The article titled “Film Violence and Subsequent Aggressive Tendencies” reports the result of a sociology experiment conducted by Berkowitz, Corwin and Heironimus.
In the abstract, the authors mainly provide the background of the widespread violence nowadays and thus present their rationale of this research paper. However, they do not present the audience with what to expect in the paper in terms of structures, methods, and conclusions, so the paper fails to attract the readers with a sense of purpose in the beginning.
The introduction is five-and-a-half page long in this thirteen-page long research paper. In the introduction, the authors first briefly discuss the background of the longtime debate of the influence that film violence can exert on the aggressive behaviors of the audience. Then from summarizing some former experiments conducted the authors conclude that film violence does not contribute to the development of persistent violence in real life; however, different laboratory investigations have been conducted to support or refute the claim that movie violence instigating subsequent aggressive behavior. Therefore, “what are the conditions determining whether media violence will increase or decrease the likelihood of subsequent aggressive behavior?” becomes the key question for the authors to address the topic.
By comprehensively introducing a former experiment conducted by Berkowitz (who is also the author of this article) and Rawlings, the authors explain its rationale, procedures, results, and significance in details. Berkowitz and Rawlings divided male and female college students into two groups, which respectively received angry insults and neutral treatment from a male test administrator. All of them were presented a prize fight scene from a movie in which the protagonist was taking a bad beating. However, half of both the angered and non-angered group were told in advance that the protagonist was a “downright scoundrel” so the aggression was more justified, while the other half were told that he was a “victim of unfortunate circumstances” so he was not essentially a “bad guy.” As a result, they concluded from a questionnaire filled out by the subjects after seeing the film scene that among the angered subjects those who regarded the fight scene a more justified aggression generally expressed stronger hostility toward the insulting test administrator, and those who regarded the fight scene a less justified aggression were inhibited and tended to exhibit hostility toward the experiment rather than the test administrator.
The experiment reveals that film content may lead to socially harmful consequences as the audience who saw justified aggression might seek the same in real life, at least immediately after seeing the violent scenes. Due to these implications, the authors repeated and extended this initial experiment by exerting four additional controls in order to draw more accurate conclusions. Firstly, their subject was all male college students instead of male and female college students like the previous experiment. This way, they eliminate the gender factor which can possibly influence the results. Secondly, they divided both of their angered and non-angered subjects into three groups, and one group is shown a neutral film, so that they can assess if aggressive film itself had any anger-arousing effects and to determine how much hostility is aroused from the test administrator insulting the subjects in the angered conditions. Thirdly, they arranged two test administrators: one insults the subjects in the angered conditions, and the other gives neutral treatment to all subjects. In this way, they aim to compare the hostility-displacement effect on angered, non-angered and neutral groups when shown justified and non-justified aggression.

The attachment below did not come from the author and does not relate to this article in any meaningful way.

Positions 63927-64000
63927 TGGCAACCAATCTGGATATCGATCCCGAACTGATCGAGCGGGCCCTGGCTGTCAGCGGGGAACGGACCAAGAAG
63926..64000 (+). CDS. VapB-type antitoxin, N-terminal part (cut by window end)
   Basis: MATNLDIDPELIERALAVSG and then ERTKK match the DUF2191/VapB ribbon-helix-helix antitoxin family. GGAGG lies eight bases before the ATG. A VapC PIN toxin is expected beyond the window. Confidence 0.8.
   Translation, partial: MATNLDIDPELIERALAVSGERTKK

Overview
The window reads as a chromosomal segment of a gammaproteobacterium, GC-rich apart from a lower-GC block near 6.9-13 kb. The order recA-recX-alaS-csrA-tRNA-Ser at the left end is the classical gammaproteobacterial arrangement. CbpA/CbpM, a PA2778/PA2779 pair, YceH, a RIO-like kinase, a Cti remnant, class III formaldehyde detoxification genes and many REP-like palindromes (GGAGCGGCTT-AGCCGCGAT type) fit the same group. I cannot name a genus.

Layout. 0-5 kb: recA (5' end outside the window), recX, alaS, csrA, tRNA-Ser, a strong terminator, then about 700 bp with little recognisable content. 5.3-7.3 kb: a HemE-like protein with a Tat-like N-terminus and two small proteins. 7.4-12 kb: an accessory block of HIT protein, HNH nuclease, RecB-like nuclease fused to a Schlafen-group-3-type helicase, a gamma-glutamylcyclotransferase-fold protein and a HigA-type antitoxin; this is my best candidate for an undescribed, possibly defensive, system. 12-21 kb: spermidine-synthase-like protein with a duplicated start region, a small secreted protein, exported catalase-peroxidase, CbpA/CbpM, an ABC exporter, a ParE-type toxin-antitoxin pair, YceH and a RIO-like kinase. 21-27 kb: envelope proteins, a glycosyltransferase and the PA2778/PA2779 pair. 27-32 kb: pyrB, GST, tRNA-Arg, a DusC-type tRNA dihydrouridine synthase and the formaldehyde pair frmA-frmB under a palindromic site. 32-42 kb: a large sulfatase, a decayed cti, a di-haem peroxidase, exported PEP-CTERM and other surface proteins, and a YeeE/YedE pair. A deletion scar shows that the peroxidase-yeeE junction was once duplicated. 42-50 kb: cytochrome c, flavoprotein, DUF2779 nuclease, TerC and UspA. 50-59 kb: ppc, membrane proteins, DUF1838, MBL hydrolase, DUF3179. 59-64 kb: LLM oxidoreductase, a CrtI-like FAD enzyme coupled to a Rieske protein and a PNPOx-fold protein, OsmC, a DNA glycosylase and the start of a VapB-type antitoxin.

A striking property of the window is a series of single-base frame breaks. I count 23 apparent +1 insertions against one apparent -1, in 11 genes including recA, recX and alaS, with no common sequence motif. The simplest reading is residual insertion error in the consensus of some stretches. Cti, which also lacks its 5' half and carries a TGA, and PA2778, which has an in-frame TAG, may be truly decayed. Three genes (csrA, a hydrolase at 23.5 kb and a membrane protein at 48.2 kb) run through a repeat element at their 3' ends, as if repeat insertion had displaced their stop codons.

When the authors describe the methods, the procedures are indeed demonstrated in a detailed and comprehensive way as they illustrate the rationale behind each designed procedure, explain the purpose of each step, and evaluate the probable limitations of the results. They demonstrate their main dependent variables which were questions in three questionnaires given to all the subjects immediately after the movie scenes. The authors also evaluate these designed questions and compare them to those in the previous experiment.
In the section that presents the results, the authors divide them into two parts: reactions to the movie, and attitudes toward the researchers. By utilizing three tables of data, the authors clearly displayed the validity of the results obtained from previous experiments. Furthermore, after comparing the results with those of the earlier experiment by Berkowitz and Rawlings, the authors confirm that the conclusions of Berkowitz and Rawlings are still valid under less variables and more restrictions. They also manage to obtain an understanding of the consequence of justified violent scenes on the audience's aggressive behaviors in real life.
At last, the authors draw conclusions in one short paragraph to present to the audience clear and straightforward results: film violence is highly likely to increase the probability that the audience will behave aggressively in a later situation. Moreover, the socially justified fantasy aggression might weaken the restraints against hostility in angered audience members, and thus, it would be more possible for them to appear aggressive to those who they think deserve punishment shortly after seeing the movie.